Luther McLeod said...

I just decided, I do not care about the particular "story."

I want background. Reporter (with internet bio), source (of information, names, names names,) then the story.

If exposure is good for government, is is certainly no less good for the press.

loner said...

What looks like polarization is good polling research transformed into safe seats and nauseatingly undramatic campaigns and candidates. Ordinary effing voters, I hate 'em.

I'm reminded that it's only been 18 years since William F. Buckley, on Firing Line, responded to God-knows-who, who was trying to convince him that it was better to vote for Lowell Weicker (three-term Republican Senate incumbent from Connecticut) than for Joe Lieberman (Democratic Senate challenger from Connecticut), with something like: You don't understand. I hate Lowell Weicker.

And now three-term Democratic Senate incumbent Joe Lieberman is doing what he can to keep from having happen to him what happened to Lowell Weicker in 1988. He's trying not to lose a contested, free election. In Weicker's case, he got himself elected Governor of Connecticut two years later. I think it's safe to assume that William F. Buckley didn't vote for him then either.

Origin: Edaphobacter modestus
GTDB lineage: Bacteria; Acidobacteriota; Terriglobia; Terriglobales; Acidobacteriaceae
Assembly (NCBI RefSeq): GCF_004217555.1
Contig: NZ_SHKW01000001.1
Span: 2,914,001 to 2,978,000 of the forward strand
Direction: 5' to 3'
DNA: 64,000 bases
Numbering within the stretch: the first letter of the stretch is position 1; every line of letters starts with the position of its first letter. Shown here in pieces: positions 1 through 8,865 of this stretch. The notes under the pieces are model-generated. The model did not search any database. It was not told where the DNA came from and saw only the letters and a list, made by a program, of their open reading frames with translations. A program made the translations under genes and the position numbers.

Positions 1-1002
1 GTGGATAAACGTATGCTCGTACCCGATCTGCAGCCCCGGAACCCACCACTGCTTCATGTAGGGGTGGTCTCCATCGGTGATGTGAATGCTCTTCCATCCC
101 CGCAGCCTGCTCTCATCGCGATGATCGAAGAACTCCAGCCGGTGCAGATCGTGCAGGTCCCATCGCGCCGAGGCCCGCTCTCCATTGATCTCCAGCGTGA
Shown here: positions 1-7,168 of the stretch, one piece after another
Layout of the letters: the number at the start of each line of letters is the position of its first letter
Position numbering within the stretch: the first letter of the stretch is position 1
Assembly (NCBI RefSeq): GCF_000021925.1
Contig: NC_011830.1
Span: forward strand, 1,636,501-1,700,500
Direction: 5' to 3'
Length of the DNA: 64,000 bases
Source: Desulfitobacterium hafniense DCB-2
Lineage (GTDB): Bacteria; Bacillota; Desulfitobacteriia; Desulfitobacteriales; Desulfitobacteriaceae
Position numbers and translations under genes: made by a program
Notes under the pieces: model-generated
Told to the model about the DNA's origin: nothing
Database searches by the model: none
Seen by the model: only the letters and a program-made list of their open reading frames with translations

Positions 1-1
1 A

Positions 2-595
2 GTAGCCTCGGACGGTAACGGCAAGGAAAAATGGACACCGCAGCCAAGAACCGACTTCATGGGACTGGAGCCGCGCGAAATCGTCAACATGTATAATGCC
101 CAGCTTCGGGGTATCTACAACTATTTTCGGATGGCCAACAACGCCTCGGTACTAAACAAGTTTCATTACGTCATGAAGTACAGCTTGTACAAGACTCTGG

Today, Lowell P. Weicker, Jr. is, as he has been since 1999, a member of the Board of Directors of WWE.

...and so it goes.

loner said...

I might add that the chattering classes (Congratulation, you're included!) are primarily "horse race" enthusiasts these days even when there's no horse race. Really. The rest of the voting classes (the many) don't much care what happens before or after an election so long as they're not overly inconvenienced.

Rick Ballard said...

You've got that right. The pros have got it mapped to the point where nobody loses - and nothing gets done, for the most part. There is nothing wrong with that, given the capabilities of those holding office.

terrye said...


You are right, I am one of the chattering classes. How awful.

And no luther, Thomas Dewey was not my pick, I like Truamn in spite of the bad rap he has gotten. I was referring more to the idea of the established north eastern Republican who is known for problem solving rather than ideology.